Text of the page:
in a case of Good Doc! Bad Doc!                        

by Tony Brady

´By way of keeping in touch´, said writer Tony Brady in a not so recent e mail, ´here is a recent facebook posting of my regular contribution on the local villages FB hubs – where I live in The Forest of Dean. Best Regards. Happy New Year to you and Dee´. Thanks Tony, and I´m sorry the first quarter of 2023 is slipping back into history before I have had the chance to share this with anyone.. Still, we can now invite readers of sidetracks and detours to come follow their art down to the doctor in the forest !

Book Review by Tony Brady (left)

A Doctor In The Forest

A Summer locum doctor, while home-visiting better-off patients in their homes, not only made clinical notes but listed their valuable silver items and in particular the type of locks and position of door latches. No longer required in the winter months, he returned and burgled the listed items by night. For several years this dodgy practice continued until bad doc was caught and sentenced to penal servitude

The above Just one of the numerous stories in a book I have been reading about the 1940s – 1960s medical practice of Bill Tandy – a greatly respected Forest of Dean GP and author of two books.

photo 1 The book: A Doctor in the Forest – is based on recollections of good doc Tandy’s years in practice in the Forest, mainly focussing on the time between his arrival and the advent of the National Health Service in 1948. For much of this time, the world was at war: and so some of the anecdotes relate to incidents having their roots in WW2, as it affected life in the Forest.

The book is a mix of brief anecdotes: Happy. Sad. Tragic. Instructive.

Poverty conditions prevailed. They were experienced acutely by his patients and other forest dwellers known to Tandy: these reminiscences touch on individual tragedies and horrific mining incidents as well as many lighter hearted tales. Former patients are all given fictitious names to ensure anonymity. Many parts of the Forest are mentioned by name, including such geographically disparate locations as Oldcroft, Fetter Hill (near Coleford), The Dilke Hospital, Lydney Hospitals, and Christchurch.

photo 2 doug There are still stories related within the area by individuals who actually moved home, in order to be able to be seen by Dr Tandy. As his publisher, Doug McLean, notes in his Forward to the first book, A Doctor in the Forest, Tandy was “…a much loved GP and a GP who loved his community´.

This opinion accounted for the long queues which formed outside the Forest Bookshop in Coleford, in 1978, on the day the book was launched.

Publisher: Douglas McLean. ISBN 9780946252756 Number of pages: 136


by Norman Warwick

There is invariably something about Tony Brady´s brief synopses that invariably if metaphorically sends  me off down all sorts of sidetracks and detours to places where I might learn more about a person or event he has introduced me to.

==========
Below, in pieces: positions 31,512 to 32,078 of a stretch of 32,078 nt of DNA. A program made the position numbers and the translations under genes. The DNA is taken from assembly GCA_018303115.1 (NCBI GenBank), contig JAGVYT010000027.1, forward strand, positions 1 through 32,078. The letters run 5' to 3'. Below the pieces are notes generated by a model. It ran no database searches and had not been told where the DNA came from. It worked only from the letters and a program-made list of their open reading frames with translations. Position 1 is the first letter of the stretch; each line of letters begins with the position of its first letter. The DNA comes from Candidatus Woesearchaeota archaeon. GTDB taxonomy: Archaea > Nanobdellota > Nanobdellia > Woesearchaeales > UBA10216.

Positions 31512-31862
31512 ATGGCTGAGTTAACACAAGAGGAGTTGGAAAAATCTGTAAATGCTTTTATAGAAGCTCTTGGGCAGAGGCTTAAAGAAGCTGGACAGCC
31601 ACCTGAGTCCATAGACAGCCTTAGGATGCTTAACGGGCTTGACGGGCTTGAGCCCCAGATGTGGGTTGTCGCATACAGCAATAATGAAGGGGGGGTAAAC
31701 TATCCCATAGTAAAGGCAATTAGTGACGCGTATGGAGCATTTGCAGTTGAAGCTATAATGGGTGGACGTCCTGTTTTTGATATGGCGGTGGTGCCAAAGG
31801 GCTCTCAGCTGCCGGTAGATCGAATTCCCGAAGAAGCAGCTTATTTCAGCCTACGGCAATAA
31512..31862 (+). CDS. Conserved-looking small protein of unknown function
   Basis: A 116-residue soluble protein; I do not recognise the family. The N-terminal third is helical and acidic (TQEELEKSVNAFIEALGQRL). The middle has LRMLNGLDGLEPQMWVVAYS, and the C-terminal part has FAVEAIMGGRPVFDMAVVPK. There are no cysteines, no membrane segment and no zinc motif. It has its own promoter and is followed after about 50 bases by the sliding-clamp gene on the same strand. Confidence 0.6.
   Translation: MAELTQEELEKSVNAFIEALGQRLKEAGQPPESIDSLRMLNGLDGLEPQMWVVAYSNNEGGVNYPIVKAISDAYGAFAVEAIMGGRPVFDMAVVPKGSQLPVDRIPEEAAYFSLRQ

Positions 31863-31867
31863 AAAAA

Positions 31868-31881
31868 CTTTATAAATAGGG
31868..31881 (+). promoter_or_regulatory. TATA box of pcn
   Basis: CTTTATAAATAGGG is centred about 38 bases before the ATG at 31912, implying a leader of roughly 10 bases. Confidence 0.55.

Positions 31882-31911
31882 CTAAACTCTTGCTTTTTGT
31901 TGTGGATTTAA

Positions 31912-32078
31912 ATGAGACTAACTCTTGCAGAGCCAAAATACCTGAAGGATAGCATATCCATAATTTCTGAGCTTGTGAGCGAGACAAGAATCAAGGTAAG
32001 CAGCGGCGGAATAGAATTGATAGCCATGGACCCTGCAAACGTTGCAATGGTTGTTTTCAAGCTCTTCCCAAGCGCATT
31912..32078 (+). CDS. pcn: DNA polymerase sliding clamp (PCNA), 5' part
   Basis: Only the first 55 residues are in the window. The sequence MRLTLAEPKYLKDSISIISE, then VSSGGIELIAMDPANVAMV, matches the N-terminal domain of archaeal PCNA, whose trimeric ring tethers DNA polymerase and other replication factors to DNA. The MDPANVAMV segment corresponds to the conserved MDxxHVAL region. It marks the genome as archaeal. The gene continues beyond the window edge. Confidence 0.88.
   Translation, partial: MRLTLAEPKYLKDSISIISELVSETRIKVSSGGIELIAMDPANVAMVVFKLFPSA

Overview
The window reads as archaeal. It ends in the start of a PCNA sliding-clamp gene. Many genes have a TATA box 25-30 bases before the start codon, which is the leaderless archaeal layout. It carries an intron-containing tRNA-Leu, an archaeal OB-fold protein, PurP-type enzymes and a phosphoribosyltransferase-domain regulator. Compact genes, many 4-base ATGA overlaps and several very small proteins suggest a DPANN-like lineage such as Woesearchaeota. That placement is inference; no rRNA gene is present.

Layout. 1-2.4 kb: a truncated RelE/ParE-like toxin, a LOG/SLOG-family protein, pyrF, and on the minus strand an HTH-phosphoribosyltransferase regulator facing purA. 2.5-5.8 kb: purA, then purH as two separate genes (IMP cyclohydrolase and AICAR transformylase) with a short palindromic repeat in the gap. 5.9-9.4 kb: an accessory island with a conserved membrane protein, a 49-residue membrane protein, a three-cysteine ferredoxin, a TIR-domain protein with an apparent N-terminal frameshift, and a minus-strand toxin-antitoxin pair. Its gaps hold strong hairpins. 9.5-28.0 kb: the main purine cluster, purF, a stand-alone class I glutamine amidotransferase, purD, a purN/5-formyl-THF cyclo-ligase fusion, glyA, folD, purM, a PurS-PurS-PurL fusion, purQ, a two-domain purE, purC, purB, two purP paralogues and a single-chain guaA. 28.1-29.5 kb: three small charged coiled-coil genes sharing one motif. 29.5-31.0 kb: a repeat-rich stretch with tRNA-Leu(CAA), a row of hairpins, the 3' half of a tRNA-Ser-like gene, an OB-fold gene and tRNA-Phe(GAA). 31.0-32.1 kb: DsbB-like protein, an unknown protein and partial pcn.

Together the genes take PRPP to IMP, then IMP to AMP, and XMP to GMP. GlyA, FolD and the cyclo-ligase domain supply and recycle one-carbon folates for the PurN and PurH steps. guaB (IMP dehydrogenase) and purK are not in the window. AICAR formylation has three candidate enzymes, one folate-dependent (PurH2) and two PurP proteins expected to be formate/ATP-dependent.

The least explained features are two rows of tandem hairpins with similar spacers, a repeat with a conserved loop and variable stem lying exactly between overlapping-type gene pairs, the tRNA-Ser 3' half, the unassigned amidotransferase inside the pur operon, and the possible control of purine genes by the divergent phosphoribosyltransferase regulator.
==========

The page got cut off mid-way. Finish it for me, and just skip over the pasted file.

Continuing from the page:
This journey didn´t take too long at all. There is a wealth of on line material about Dr. Tandy at sites like

where researcher Caroline Prosser is an excellent major contributor.

It was at this location that I learned that Bill Tandy was a much loved Forest doctor who in his writing demonstrated a respect, understanding and fondness for his adopted community. Growing up in Birmingham he moved to India soon after qualifying. Hearing about the Forest of Dean from a friend he moved here in 1940, working as a local GP until his retirement. His books draw on his experience as a doctor, here and in India.

William Harry Tandy (right) was born in the Birmingham area in 1904. His father, William was a jeweller, and both he and Bill’s mother were Quakers. Bill first went to a prep school in Birmingham (where he was tormented due to his need to wear glasses) and later to King Edwards School.

On leaving school Tandy entered medical school in Birmingham. He qualified as a Licentiate of the Royal College of Physicians in 1927, and at the same time qualified as a Member of the Royal College of Surgeons (he became a Fellow of the college in 1932).
Bill had a number of placements in hospitals and GP practices before taking the decision to take up an overseas post, in a hospital in India. It is on this period of his life that his second book, The Ever Rolling Stream primarily focuses. In it he writes of sailing to India for the first time in October 1934, on the ‘City of Paris’. Although based in India for several years, he and his family did return to the UK occasionally, in May 1937 for example, now with their 6 month old daughter Mary. Once in India, Tandy was based for several years as surgeon in charge of the Friends’ Hospital in Itarsi, central India. After some five years in the country, Tandy and his young family returned to the UK. 

Tandy settled in the Forest  in early 1940, not long after he and his family returned from India. In The Ever Rolling Stream he briefly mentions a former school friend, one Stuart Robertson, who became a rep for a large pharmaceutical company based in Birmingham and it’s through this friend that he, “heard about and finally settled down in the Forest of Dean”

Initially he was based in Parkend, living at Edale House (now a B and B). He later moved to a surgery in Coleford, living in the Coleford area for many years.